The Government has announced that a COVID-19 booster vaccine will be offered this autumn.
The programme will be rolled out to the same priority groups as previously. This means care home residents, health and social care workers, people aged over 50, those aged 16 to 49 years with underlying health conditions that put them at higher risk of severe COVID-19, adult carers, and adult household contacts of immunosuppressed individuals will be prioritised.
However, there will be flexibility in the programme, allowing all those eligible to receive their booster at the same time as long as it is six months after their second doses.
The move will ensure the protection vaccines provide for those most at risk of severe illness from COVID-19 will be maintained over the winter months. Data published by ONS yesterday shows people who haven’t been vaccinated account for around 99% of all deaths involving COVID-19 in England in the first half of this year.
People will be offered either a full dose of the Pfizer/BioNTech vaccine or a half dose of the Moderna vaccine, following scientific evidence showing that both provide a strong booster response. This will be regardless of which vaccine the individual previously had.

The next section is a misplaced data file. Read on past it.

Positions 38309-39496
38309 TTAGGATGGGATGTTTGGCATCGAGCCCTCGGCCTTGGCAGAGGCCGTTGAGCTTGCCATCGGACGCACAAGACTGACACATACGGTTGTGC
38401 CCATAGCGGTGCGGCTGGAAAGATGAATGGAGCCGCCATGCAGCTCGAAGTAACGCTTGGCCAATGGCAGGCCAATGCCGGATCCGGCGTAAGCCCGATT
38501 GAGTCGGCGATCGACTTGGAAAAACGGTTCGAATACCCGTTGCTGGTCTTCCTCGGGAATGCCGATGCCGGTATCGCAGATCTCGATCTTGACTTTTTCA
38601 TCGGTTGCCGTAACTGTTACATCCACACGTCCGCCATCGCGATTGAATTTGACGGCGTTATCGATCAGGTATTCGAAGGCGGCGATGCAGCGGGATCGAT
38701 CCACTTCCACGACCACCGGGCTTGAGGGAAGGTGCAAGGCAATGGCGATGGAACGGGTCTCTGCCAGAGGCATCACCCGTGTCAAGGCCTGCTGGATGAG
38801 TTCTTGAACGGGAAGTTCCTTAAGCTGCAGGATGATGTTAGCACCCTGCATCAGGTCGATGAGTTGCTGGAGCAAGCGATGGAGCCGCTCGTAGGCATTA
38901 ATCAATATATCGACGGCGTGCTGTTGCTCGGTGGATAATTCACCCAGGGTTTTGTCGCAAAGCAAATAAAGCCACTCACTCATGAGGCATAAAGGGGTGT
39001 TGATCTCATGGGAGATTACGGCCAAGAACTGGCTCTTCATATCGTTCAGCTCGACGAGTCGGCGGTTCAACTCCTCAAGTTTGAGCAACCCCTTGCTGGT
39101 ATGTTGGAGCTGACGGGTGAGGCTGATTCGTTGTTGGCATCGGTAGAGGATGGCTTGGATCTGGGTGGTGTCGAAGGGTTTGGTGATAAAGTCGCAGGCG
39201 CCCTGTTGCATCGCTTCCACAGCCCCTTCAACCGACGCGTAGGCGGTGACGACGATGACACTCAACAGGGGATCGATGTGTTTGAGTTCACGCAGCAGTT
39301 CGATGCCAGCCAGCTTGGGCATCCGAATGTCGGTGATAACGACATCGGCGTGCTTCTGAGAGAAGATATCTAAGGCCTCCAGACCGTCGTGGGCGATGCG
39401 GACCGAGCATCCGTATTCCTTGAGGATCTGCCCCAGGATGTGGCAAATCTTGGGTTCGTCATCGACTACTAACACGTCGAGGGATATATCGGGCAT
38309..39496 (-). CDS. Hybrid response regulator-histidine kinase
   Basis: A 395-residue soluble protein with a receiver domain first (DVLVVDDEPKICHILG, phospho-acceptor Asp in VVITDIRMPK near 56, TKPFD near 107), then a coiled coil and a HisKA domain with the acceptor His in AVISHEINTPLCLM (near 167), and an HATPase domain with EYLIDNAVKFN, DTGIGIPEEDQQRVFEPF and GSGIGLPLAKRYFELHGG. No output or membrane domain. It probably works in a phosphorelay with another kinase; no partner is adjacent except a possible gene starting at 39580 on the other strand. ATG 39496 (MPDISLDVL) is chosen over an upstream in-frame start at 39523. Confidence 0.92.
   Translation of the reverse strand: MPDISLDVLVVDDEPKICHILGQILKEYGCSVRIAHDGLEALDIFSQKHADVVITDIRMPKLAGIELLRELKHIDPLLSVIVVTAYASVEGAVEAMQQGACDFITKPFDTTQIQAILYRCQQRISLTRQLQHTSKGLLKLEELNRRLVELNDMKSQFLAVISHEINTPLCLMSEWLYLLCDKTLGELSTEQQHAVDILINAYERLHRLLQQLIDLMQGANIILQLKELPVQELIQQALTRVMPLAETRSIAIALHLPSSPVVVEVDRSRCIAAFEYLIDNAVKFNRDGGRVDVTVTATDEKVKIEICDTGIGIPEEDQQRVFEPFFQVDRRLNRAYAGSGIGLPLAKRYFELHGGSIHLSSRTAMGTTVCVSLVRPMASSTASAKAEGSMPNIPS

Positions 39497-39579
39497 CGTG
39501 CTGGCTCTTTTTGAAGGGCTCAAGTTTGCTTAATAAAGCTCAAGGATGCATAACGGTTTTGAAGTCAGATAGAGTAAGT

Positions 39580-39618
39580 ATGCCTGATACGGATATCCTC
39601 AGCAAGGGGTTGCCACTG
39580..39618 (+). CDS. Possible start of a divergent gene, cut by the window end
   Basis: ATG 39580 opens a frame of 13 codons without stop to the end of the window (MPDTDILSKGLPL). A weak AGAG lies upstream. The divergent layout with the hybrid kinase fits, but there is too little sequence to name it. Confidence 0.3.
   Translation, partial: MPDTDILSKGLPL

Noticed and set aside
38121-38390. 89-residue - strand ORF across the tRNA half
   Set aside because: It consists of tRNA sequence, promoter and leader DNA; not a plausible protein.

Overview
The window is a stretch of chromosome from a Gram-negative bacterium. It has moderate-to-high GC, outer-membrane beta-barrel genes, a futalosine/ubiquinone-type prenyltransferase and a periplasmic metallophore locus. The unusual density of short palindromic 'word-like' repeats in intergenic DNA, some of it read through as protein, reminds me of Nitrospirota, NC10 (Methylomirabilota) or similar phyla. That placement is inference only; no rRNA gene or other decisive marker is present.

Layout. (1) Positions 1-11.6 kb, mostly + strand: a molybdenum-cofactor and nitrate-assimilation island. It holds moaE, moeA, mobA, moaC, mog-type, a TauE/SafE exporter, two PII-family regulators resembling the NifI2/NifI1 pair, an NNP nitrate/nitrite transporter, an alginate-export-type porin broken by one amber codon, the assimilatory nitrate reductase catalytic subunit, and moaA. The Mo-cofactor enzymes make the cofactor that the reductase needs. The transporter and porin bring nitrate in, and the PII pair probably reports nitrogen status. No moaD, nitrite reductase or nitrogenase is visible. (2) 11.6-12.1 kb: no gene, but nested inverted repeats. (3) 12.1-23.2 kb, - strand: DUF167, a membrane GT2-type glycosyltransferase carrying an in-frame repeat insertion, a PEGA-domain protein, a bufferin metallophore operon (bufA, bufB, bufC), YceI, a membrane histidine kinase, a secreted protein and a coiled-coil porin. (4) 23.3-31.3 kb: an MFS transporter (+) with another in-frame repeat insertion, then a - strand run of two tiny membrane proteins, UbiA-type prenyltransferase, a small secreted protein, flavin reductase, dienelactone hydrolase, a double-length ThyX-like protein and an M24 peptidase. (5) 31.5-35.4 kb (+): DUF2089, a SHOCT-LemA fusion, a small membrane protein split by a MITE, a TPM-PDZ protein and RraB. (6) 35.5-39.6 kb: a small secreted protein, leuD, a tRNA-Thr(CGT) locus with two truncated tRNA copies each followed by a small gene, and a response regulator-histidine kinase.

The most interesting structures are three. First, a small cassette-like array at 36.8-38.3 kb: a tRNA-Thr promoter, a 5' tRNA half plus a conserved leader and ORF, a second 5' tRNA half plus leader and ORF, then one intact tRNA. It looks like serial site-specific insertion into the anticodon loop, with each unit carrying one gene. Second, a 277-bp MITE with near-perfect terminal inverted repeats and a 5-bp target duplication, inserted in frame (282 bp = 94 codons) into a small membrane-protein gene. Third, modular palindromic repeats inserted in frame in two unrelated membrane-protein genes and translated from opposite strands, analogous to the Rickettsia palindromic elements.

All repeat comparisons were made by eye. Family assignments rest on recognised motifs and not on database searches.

Where neither can be offered, for example for those who have an allergy to either vaccine, the JCVI advise that the Oxford/AstraZeneca vaccine can be used for those who received this vaccine for their first and second doses.
Vaccinations will be offered in hospital hubs, vaccination centres, local vaccination services and pharmacy led services.
People will start to be contacted over the coming weeks to offer them an appointment – and we are expecting that people will be able to use the national booking service as well in due course.
The JCVI has also advised that the flu and COVID-19 vaccines can be co-administered (given together). The national programme is now considering if this is appropriate or whether doing both together will delay people coming forward for their flu jabs, which are underway now.
It is important people take up the offer of both vaccines when they receive it, so people are encouraged to get both vaccinations as soon as possible rather than waiting for the possibility of getting them together.
Flu vaccination remains a priority. It has been recommended for staff and vulnerable groups in the UK since the late 1960s, with the average number of estimated deaths in England for the five seasons 2015 to 2020 at over 11,000 deaths annually. During the 2019/2020 winter season, 86% of deaths associated with flu were people aged 65 and over.
Read more on the Government advice and the national announcement.
16 September 2021